Harder, Blinder, Faster, Deafer

Those of you who have been paying attention might recall that a few months ago, Benito Cereno–who received a PhD in Awesomeology from a highly accredited university–pointed out a solicitation for a book called Helen Killer, and I promptly declared that this–a story where Helen Keller is given a machine by Alexander Graham Bell that not only lets her see and hear, but gives her super-human strength and agility that she uses to protect President McKinley–was the single greatest premise I have ever seen.

And that’s why I was pretty excited when I was contacted about getting a review copy from the publisher.

Excited, and pretty curious. After all, as much as I love that premise, I’ve read enough comics to know that a fantastic idea doesn’t always make for a fantastic comic, especially when it involves taking a look at historical figures in what I think we can agree are pretty unusual circumstances.

For every Tales From the Bully Pulpit or Five Fists of Science, there are other projects that fall flat because they take themselves too seriously and try too hard to come off as grim and badass. So while I’ve been pretty outspoken in my support of the concept, I’ve been withholding judgment on the actual product.

Now, though, I can say it with certainty: Helen Killer is awesome.

The story’s presented as a serious affair, but there’s an underlying self-awareness that Andrew Kriesberg and JLD Rice bring to the table that showcases the fantastic goofiness of the project. I mean, for one thing, the review copy included an extended solicitation where you find out that Bell’s Omnicle also grants Helen the power to “see into men’s souls” (which is rad), and for another, this is a comic where Helen Keller has berserker rages.

I’ll repeat that, as it bears repeating: This is a comic where Helen Keller has berserker rages.



So awesome.

It all plays out in the first issue like a tribute to Man Without Fear, and when you find out that Kreisberg’s been a writer for Boston Legal and Justice League Unlimited, it starts to make sense that he’d come out with something that’s essentially Frank Miller’s The Miracle Worker. What’s shocking about it is that it all works, and as funny as it is to see the story hit those same beats, it feels like more of an homage than a parody, and it makes for some very entertaining comics.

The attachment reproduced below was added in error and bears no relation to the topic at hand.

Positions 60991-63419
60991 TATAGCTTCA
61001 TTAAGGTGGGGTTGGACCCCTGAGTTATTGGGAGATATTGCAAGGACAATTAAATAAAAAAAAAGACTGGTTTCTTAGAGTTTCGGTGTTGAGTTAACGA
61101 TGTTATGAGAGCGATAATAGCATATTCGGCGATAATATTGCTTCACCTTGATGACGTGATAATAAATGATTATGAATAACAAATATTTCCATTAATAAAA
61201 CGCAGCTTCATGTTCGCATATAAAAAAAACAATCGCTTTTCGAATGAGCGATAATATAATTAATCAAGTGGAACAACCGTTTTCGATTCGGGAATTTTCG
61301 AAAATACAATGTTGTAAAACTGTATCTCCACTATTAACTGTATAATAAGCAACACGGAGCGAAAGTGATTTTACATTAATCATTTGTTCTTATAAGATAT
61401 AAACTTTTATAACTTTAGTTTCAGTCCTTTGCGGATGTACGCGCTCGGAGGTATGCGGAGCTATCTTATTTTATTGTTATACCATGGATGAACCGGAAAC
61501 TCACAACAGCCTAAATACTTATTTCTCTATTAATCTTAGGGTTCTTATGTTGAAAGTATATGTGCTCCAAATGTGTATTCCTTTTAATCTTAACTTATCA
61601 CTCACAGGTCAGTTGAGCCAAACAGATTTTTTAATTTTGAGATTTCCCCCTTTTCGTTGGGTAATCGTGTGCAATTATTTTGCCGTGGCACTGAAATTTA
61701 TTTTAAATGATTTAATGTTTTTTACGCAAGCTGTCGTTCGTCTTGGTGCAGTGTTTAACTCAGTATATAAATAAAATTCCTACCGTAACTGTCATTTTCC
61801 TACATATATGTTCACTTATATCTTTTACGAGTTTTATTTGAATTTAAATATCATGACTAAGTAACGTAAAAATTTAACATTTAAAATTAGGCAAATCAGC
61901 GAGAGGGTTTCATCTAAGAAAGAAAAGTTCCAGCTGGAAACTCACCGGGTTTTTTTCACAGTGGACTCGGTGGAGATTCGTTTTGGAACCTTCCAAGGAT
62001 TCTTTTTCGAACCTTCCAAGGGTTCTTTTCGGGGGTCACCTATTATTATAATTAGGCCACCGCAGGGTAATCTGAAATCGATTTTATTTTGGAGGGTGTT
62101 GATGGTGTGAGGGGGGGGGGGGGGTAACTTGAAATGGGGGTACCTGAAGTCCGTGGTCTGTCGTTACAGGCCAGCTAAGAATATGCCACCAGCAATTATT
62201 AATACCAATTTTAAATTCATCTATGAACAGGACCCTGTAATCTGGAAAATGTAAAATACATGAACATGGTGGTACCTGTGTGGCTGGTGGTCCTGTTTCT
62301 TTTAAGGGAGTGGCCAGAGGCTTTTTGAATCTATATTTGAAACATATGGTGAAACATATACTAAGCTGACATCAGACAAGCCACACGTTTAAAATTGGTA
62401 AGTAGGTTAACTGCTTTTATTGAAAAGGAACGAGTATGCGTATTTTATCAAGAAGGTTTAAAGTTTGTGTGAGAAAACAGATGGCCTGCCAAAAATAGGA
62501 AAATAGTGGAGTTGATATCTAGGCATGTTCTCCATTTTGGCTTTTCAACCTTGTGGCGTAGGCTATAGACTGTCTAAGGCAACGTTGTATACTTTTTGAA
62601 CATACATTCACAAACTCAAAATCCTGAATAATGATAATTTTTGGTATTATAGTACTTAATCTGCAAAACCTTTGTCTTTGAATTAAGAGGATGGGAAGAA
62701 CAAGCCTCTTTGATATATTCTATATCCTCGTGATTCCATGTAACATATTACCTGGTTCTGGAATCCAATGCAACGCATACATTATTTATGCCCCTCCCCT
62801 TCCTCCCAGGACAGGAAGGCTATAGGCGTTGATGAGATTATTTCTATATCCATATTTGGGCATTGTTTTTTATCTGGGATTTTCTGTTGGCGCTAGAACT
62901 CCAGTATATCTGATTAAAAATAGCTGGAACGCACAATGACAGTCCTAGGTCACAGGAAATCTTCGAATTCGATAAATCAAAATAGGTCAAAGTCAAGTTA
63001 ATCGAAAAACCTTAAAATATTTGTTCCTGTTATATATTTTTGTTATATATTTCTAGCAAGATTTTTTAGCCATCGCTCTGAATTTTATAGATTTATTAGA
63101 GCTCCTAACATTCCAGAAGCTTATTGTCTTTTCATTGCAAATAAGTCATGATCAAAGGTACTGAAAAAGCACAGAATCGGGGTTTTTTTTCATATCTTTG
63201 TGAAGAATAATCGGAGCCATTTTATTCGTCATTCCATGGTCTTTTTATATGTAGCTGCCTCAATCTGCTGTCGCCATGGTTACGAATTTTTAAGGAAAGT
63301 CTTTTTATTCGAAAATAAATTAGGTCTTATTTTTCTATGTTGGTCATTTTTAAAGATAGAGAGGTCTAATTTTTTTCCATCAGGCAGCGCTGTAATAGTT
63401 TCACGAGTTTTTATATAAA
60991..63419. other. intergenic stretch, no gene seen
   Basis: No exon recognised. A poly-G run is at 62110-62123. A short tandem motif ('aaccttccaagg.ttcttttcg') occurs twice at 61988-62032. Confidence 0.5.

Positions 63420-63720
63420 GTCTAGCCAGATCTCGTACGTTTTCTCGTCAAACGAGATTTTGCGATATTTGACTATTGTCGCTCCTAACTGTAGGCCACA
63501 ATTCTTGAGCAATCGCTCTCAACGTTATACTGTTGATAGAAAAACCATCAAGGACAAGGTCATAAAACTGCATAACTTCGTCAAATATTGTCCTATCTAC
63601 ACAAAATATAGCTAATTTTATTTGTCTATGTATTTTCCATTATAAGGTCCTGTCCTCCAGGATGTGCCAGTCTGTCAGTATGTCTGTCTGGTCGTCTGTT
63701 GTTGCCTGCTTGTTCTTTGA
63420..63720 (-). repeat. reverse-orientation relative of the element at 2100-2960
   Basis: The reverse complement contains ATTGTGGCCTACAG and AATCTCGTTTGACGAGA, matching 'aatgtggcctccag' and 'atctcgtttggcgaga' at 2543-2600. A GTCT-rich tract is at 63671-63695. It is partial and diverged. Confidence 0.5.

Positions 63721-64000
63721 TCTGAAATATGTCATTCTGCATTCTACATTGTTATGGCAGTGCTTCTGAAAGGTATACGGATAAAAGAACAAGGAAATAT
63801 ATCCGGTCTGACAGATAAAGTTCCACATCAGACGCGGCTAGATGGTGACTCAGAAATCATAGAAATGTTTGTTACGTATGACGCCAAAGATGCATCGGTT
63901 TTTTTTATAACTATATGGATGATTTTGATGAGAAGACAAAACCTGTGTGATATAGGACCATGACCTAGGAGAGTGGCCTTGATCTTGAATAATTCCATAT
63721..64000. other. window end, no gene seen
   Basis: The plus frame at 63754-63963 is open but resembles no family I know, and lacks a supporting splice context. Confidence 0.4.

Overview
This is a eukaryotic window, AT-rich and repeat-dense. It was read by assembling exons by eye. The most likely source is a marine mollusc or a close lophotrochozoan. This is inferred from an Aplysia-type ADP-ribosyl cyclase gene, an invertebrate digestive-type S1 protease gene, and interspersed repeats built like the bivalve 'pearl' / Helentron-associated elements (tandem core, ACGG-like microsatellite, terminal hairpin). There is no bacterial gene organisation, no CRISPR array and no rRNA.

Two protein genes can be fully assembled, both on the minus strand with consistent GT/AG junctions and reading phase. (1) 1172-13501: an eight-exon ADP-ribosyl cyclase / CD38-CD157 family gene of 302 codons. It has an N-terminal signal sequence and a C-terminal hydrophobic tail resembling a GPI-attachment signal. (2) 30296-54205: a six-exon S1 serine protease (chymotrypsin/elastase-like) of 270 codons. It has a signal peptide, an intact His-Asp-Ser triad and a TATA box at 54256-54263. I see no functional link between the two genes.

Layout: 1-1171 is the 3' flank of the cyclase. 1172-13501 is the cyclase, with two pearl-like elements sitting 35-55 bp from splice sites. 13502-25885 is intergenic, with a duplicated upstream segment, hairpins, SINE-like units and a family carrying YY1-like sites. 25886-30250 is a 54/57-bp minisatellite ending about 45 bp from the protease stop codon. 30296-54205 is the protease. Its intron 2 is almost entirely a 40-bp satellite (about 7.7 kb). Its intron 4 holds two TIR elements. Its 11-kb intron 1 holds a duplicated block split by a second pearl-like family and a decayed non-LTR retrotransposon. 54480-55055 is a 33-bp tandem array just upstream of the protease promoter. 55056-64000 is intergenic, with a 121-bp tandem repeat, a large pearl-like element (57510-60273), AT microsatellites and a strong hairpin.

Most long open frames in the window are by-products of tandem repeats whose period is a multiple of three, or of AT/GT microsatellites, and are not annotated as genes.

As for the art, Rice is better than I ever would’ve expected, and considering that the centerpiece of the book is a six-page fight sequence, it’s all I can do to keep from just posting scenes from that and calling it a night.

Ah, what the heck. Here’s one:



And that’s the least of it. And yes: Leon Czolgosz does make an appearance.

So yeah, consider this a wholehearted endorsement from the ISB, and if the rest of the series can live up to the promise of the first issue, then this is unquestionably the first great mini-series of 2008. Ask for it by name, and tell ’em I sent you!

18 thoughts on “Harder, Blinder, Faster, Deafer

  1. “Unquestionably the first great mini-series of 2008” -Chris Sims, The ISB

    Hmmm, might need more exclamation marks.

  2. This comic’s premise mainly reminded me of “Barkley Shut Up and Jam Gaiden”, an RPG about Charles Barkley’s basketball saga in a post-apocalyptic world, in terms of silly-but-awesome ironic posturing. Where Helen Keller has berzerker rages, Charles Barkley wields mystic holy Spalding balls and performs the Chaos Dunk.

    This means I must read it. And everyone else should play Shut Up and Jam Gaiden.

  3. I read and reviewed this comic. And I hate it for most of the same reasons Chris likes it. I hate because the premise of a super-strong, kung-fu Helen Keller is taken seriously. Or rather, not as silly as it should be. The art is an ugly rip-off of Miler’s style. Not ever worth the time to read it for free.

  4. Having gone to high school with two blind/deaf girls I can tell you that their spiritedness often seemed akin to berserker rages.

  5. If there’s anything that comics desperately needs, it’s fin-de-siecle corseted young ladies with bionic implants uppercutting guys two-by-four-wielding thugs.

  6. I’ve been excited about this book since I saw you highlight the solicit a few months ago. I grew up reading biographies of Annie Sullivan and Helen Keller, so I’m thrilled to see that someone in sequential literature actually cares about them enough to use them in a book. But on top of that we get Helen beating holy hell out of people? Well, this may reach lethal levels of awesome.

    BUT. Two questions, because the information is tragically lacking in your thrilling preview/review.

    1. Who is publishng this?

    2. When does the first issue come out?

  7. this review is brilliantly titled.

    As much as I love to steal jokes, I have to give credit for this one to Mark Hale.

    As for Helen Killer, it’s being published by Arcana, and should be hitting shelves this month.

  8. So Helen Keller, socialist and labor activist, would have been Helen Keller, presidential bodyguard if only she could see?

    At the risk of sounding like a curmudgeon, I’m gonna pass.  Helen Keller was more than just a handicapped person, but it doesn’t sound like the author of this comic recognises that.

  9. I think an imagined world that Alexander Graham Bell bestows bionic super powers on Helen Keller, is a world where it does not stretch the imagination that Helen could be a presidential protecting bad ass.

  10. So Helen Keller, socialist and labor activist, would have been Helen Keller, presidential bodyguard if only she could channel the power of her berserker rages?

    Fixed that for you.